This week, new federal and state-run health care exchange websites were overwhelmed with unexpectedly high traffic as millions of Americans got their first glimpse of Obamacare online. Early indications of how many people actually tried but failed to enroll are mixed. But reaction to the user experience has been consistent: it was not good. Most users faced slow load times and confusing error messaging, and only a small number relative to the millions who visited the sites registered successfully.
Fortunately, most of these issues will be fixed shortly as traffic slows and back-end issues are resolved. What will become increasingly important in the coming weeks and months is how effective these sites are at educating and encouraging consumers to sign up by the March 31, 2014 deadline. Read more.
A deep dive into flash-sale e-commerce site Zulily's IPO filing.
Gaudi's Sagrada Familia in Barcelona has been under continuous construction since 1883 and remains unfinished--this time lapse shows it finally completed. In 60 seconds.
Open Culture, 10/11/13
A Silicon Valley entrepreneur with a background in chip manufacturing aims to revolutionize hospital design.
David Byrne says the rich are ruining NYC.
Creative Time Reports, 10/7/13
Every few weeks, we ask an employee, client or friend of Huge what they love—what tool, hobby, interest, place, book, anything inspires and motivates them in life and work. Read more.
Technopessimism is bunk. Your move, technopessimists.
The Business Desk, 7/26/13
Why digital designers should take cues from the great industrial designers.
Jason Vanlue, 10/4/13
A massive infographic shows every type of beer on the planet and how they're related.
Creative Bloq, 10/4/13
Infographics good for beer, still not so good for making big data actionable.
Ad Exchanger, 10/3/13
Bill Nye the Science Guy, in a robot suit, dancing to Get Lucky. What more do you need?
The Hairpin, 10/2/2013
Lately it feels like civil discourse on the Web has become an antiquated notion. It’s a relic of an earlier era, like seeing a site rendered in Wireless Markup Language. But tolerance for trolling seems to be waning. Just last week Popular Science threw down the gauntlet in its war against trolls (or gave it up, depending on your interpretation). The publisher decided to turn off comments on its news stories, citing scientific evidence (natch) that “uncivil comments not only polarized readers, but they often changed a participant's interpretation of the news story itself.” The emerging backlash against web vitriol isn’t limited to those more used to peer review than peer attack. Read more.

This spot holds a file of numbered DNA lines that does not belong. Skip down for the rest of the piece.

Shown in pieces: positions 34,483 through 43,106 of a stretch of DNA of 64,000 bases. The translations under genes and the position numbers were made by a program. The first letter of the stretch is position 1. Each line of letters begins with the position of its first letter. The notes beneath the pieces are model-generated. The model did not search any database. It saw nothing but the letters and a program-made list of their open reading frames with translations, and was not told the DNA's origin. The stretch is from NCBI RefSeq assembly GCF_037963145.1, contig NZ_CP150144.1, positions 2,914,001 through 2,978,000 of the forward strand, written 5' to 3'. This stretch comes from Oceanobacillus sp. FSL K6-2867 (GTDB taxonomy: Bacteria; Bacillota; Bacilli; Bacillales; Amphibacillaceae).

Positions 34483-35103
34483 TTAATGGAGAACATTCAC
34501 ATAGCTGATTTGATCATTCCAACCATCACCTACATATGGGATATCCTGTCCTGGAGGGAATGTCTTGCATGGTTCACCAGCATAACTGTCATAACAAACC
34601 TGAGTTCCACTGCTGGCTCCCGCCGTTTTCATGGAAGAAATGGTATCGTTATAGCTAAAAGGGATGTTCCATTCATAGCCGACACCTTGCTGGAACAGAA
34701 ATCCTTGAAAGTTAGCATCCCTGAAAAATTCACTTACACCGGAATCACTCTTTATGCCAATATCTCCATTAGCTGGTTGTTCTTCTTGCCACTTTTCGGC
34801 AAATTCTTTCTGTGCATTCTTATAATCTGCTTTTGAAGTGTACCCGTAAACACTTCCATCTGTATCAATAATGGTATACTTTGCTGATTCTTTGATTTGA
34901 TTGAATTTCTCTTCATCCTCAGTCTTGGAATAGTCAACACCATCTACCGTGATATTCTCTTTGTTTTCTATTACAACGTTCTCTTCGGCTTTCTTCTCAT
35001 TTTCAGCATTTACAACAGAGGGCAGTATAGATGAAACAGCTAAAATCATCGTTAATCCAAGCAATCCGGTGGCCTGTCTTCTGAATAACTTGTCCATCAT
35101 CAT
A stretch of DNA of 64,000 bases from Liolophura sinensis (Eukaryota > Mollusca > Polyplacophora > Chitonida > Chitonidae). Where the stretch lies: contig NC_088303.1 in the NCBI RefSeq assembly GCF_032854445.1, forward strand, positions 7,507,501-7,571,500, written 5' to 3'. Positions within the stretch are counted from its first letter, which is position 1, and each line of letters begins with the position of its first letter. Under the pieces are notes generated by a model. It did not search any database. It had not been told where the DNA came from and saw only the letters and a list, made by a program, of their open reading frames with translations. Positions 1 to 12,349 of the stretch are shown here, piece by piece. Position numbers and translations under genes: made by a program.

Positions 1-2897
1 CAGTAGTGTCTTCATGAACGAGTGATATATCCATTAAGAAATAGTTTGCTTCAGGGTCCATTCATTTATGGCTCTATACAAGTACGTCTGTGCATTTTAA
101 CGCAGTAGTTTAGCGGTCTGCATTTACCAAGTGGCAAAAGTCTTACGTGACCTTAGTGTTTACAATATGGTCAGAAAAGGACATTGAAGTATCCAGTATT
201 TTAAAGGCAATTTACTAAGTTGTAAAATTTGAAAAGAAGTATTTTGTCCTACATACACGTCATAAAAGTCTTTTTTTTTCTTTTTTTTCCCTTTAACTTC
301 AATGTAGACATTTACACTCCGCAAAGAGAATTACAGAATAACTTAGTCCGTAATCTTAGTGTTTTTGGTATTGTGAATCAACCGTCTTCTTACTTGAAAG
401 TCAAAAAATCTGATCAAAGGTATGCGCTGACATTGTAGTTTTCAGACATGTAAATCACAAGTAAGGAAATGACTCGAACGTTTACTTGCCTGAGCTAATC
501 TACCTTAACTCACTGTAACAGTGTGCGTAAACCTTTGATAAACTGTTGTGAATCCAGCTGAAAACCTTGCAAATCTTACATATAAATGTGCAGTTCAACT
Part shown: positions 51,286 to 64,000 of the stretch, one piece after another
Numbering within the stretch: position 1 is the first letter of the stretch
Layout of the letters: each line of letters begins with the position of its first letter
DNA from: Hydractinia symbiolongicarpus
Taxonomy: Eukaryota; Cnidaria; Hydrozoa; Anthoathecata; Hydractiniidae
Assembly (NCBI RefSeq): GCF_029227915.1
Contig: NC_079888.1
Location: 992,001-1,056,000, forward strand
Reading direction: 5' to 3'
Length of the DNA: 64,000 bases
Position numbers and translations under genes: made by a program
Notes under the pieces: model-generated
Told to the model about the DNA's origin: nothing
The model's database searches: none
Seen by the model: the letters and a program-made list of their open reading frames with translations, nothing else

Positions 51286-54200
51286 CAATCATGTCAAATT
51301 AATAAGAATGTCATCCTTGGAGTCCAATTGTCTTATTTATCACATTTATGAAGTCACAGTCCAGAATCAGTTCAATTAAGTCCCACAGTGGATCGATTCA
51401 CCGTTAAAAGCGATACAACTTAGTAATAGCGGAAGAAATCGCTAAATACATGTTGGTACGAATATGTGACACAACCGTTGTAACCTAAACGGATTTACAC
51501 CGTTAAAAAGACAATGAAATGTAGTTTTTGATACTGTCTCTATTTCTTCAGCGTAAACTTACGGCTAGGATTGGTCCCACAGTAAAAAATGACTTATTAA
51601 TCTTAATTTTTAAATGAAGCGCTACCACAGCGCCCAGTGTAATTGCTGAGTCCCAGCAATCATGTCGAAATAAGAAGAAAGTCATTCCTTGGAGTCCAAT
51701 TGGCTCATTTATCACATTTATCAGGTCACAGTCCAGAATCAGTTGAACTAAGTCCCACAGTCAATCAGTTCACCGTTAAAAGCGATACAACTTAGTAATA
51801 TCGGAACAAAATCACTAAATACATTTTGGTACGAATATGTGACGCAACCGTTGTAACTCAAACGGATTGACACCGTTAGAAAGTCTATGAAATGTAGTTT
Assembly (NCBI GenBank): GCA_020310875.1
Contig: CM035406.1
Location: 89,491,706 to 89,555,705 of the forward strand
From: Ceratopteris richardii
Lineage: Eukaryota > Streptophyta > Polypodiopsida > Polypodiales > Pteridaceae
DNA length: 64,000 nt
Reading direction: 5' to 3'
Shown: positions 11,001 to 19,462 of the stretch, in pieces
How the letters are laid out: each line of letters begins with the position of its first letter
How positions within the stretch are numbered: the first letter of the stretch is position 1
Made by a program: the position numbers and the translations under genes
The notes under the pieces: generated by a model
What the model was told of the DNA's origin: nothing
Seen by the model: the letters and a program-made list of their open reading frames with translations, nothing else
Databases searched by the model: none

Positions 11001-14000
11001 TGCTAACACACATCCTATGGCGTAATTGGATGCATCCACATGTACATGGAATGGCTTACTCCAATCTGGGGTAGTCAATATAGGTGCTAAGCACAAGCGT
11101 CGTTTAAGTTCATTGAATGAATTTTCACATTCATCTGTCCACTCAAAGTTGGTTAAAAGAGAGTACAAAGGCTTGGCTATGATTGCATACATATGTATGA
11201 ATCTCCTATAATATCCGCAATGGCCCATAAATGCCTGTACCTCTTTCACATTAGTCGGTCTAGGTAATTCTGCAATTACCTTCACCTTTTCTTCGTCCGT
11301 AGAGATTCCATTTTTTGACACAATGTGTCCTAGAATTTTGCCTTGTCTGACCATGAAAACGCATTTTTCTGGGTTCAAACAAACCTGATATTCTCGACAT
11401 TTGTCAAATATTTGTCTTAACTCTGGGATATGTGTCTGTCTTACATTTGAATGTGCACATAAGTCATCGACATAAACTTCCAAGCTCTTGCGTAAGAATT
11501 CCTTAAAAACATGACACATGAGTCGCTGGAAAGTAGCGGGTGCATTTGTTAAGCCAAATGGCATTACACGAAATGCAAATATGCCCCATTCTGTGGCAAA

"The Geeks on the Front Lines": Rolling Stone on the battle between Government and industry for the world's best tech talent.
David Kushner, Rolling Stone, September, 2013.
A working paper on the future of employment in the digital age.
Carl Benedikt Frey and Michael Osborne, 9/17/13
Greg McKeown on "the clarity paradox" and the disciplined pursuit of less.
Harvard Business Review, 8/8/12
Google's Chief Economist on the economics of the newspaper business.
International Journalism Festival, 9/26/13
Popular Science says death to trolls.
Popular Science, 9/24/13
After a summer spent porting a number of applications to iOS 7, we’ve developed a short punch list of common issues and instructions for how to resolve them.